DeSimone Receives Global and Regional Best Project Awards from Engineering News Record (ENR)

Press Releases

July 19, 2018

Renderings of Zaha Hadid’s One Thousand Museum in Miami (left) and 520 West 28th Street in Manhattan (right)

DeSimone Consulting Engineers has again received recognition from Engineering News Record (ENR) in both Global Best Project and New York Regional Best Project Awards programs.

Designed in collaboration with prolific architect Zaha Hadid, Miami’s One Thousand Museum is awarded Best Specialty Construction, while Manhattan’s 520 West 28th Street is named Best Residential/Hospitality Project in both Global and New York Regional contests.

Every year, ENR assembles an independent group of judges to score and select winning projects from around the world that embody superlative design, outstanding construction, and overall construction quality.

520 West 28th Street | ENR New York Region & Global Best Project – Residential/Hospitality Category

520 West 28th Street is the first residential structure designed by Zaha Hadid in New York City. True to her legacy, the building punctuates the neighborhood’s skyline with an abstract, swooping silhouette, and presented an engaging array of structural challenges. The L-shaped structure stands 135-feet-tall, comprises 190,000 square feet, and contains ground-floor retail and gallery space, 2 below-grade levels, and an 11-story structure above. Today, the structure nears LEED accreditation and illustrates to the design and construction industry how luxury, high-concept design, and sustainability can coexist in one, cohesive structure.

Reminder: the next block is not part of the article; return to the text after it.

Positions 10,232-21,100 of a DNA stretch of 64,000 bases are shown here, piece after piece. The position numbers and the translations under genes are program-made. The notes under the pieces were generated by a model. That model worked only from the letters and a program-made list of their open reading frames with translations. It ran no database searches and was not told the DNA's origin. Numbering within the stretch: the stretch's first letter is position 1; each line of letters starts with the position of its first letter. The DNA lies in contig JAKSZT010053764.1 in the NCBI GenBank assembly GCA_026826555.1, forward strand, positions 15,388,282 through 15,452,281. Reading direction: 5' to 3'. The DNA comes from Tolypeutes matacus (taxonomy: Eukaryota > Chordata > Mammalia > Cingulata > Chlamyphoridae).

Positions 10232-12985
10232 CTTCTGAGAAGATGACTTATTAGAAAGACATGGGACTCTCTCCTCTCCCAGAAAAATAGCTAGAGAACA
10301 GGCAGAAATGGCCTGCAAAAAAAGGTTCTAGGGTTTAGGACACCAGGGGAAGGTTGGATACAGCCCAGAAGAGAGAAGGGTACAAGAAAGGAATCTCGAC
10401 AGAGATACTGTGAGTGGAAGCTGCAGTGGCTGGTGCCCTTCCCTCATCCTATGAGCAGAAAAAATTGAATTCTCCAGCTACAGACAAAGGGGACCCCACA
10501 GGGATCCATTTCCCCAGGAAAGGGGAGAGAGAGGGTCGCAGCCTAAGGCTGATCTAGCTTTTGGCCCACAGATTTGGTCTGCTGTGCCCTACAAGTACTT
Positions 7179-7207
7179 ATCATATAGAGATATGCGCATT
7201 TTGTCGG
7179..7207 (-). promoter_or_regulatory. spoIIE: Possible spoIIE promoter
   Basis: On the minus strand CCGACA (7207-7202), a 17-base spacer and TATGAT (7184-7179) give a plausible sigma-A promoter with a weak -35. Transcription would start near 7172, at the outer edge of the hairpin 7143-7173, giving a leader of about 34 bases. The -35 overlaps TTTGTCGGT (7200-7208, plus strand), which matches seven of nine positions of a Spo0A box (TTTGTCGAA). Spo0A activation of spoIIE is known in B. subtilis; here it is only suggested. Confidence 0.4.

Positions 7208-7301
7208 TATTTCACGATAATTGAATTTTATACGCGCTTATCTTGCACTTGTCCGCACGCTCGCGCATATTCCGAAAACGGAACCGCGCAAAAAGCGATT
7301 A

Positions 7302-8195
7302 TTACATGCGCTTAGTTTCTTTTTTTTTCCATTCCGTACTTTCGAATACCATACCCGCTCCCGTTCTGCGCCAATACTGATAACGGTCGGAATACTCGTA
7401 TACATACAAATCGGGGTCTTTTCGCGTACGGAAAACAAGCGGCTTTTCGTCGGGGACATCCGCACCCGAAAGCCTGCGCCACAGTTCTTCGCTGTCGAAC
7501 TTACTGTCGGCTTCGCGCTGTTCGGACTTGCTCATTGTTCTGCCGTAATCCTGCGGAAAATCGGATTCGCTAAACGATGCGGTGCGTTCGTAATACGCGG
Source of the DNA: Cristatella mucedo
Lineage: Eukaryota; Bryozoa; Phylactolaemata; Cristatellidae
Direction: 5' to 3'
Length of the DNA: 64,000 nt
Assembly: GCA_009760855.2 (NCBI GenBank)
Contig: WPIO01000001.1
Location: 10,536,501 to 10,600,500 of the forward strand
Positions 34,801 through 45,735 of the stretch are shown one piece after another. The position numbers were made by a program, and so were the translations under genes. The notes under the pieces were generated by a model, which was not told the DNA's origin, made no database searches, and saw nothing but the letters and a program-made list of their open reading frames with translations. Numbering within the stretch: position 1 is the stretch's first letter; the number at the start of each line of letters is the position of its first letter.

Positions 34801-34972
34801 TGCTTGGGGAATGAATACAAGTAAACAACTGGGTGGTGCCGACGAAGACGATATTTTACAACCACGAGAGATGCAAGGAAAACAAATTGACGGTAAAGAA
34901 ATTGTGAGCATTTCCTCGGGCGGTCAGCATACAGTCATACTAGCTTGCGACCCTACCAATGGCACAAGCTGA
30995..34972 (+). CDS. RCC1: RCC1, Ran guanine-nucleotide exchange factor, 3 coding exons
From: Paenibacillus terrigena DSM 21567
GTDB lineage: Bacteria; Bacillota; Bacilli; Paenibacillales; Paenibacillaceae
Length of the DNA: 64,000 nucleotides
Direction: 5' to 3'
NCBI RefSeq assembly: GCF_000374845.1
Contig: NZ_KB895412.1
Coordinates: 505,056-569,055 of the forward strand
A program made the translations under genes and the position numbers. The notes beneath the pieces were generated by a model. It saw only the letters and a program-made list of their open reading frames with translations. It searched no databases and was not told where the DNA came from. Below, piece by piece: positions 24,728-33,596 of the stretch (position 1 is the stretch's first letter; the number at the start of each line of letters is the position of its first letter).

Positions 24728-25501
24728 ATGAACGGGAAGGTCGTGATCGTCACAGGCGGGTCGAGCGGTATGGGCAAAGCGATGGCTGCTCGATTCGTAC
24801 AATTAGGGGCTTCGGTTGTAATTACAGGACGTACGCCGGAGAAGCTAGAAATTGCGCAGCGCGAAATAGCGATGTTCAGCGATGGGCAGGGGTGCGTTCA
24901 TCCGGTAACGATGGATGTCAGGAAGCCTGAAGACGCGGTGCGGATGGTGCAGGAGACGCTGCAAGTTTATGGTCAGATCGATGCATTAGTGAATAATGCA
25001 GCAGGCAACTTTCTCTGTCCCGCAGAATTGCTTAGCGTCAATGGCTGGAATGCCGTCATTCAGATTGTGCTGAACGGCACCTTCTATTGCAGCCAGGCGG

One Thousand Museum Tower | ENR Global Best Project – Specialty Construction Category

One Thousand Museum introduces a bold, new silhouette to the Miami skyline and has quickly become one of the most high-profile developments in the United States. Located in the cultural epicenter of Downtown, Miami, the 62-story tower overlooks the Perez Art Museum, the Frost Science Museum, the Adrienne Arsht Center for the Performing Arts, and the American Airlines Arena. The tower’s façade, a structural exoskeleton comprised of Glass Fiber-Reinforced Concrete (GFRC), invokes its surroundings and resembles an undulating piece of sculpture from podium to pinnacle. Beyond aesthetic, the tower’s exoskeleton is designed to carry gravity loads of the tower and to withstand high-velocity, hurricane wind forces.